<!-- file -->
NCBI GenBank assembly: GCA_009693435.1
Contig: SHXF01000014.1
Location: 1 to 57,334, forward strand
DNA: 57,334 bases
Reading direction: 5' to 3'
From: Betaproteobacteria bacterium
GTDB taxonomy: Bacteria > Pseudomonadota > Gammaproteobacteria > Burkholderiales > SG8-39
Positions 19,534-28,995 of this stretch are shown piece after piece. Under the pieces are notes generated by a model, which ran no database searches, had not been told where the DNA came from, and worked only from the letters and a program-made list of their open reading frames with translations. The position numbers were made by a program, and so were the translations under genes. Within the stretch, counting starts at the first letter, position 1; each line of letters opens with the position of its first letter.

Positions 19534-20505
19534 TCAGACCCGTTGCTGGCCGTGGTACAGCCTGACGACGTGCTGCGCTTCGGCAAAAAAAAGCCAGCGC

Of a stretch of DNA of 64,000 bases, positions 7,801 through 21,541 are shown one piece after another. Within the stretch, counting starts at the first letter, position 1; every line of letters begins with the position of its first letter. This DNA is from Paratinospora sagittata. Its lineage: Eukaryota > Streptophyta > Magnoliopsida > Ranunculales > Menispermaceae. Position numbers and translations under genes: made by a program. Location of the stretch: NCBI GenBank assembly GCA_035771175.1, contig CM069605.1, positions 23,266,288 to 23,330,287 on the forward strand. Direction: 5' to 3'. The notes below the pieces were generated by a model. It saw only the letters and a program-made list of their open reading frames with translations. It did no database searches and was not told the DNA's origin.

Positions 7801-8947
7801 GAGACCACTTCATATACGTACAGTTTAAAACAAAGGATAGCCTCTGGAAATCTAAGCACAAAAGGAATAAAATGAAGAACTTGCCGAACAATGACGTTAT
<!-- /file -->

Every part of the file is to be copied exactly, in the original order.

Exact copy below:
NCBI GenBank assembly: GCA_009693435.1
Contig: SHXF01000014.1
Location: 1 to 57,334, forward strand
DNA: 57,334 bases
Reading direction: 5' to 3'
From: Betaproteobacteria bacterium
GTDB taxonomy: Bacteria > Pseudomonadota > Gammaproteobacteria > Burkholderiales > SG8-39
Positions 19,534-28,995 of this stretch are shown piece after piece. Under the pieces are notes generated by a model, which ran no database searches, had not been told where the DNA came from, and worked only from the letters and a program-made list of their open reading frames with translations. The position numbers were made by a program, and so were the translations under genes. Within the stretch, counting starts at the first letter, position 1; each line of letters opens with the position of its first letter.

Positions 19534-20505
19534 TCAGACCCGTTGCTGGCCGTGGTACAGCCTGACGACGTGCTGCGCTTCGGCAAAAAAAAGCCAGCGC

Of a stretch of DNA of 64,000 bases, positions 7,801 through 21,541 are shown one piece after another. Within the stretch, counting starts at the first letter, position 1; every line of letters begins with the position of its first letter. This DNA is from Paratinospora sagittata. Its lineage: Eukaryota > Streptophyta > Magnoliopsida > Ranunculales > Menispermaceae. Position numbers and translations under genes: made by a program. Location of the stretch: NCBI GenBank assembly GCA_035771175.1, contig CM069605.1, positions 23,266,288 to 23,330,287 on the forward strand. Direction: 5' to 3'. The notes below the pieces were generated by a model. It saw only the letters and a program-made list of their open reading frames with translations. It did no database searches and was not told the DNA's origin.

Positions 7801-8947
7801 GAGACCACTTCATATACGTACAGTTTAAAACAAAGGATAGCCTCTGGAAATCTAAGCACAAAAGGAATAAAATGAAGAACTTGCCGAACAATGACGTTAT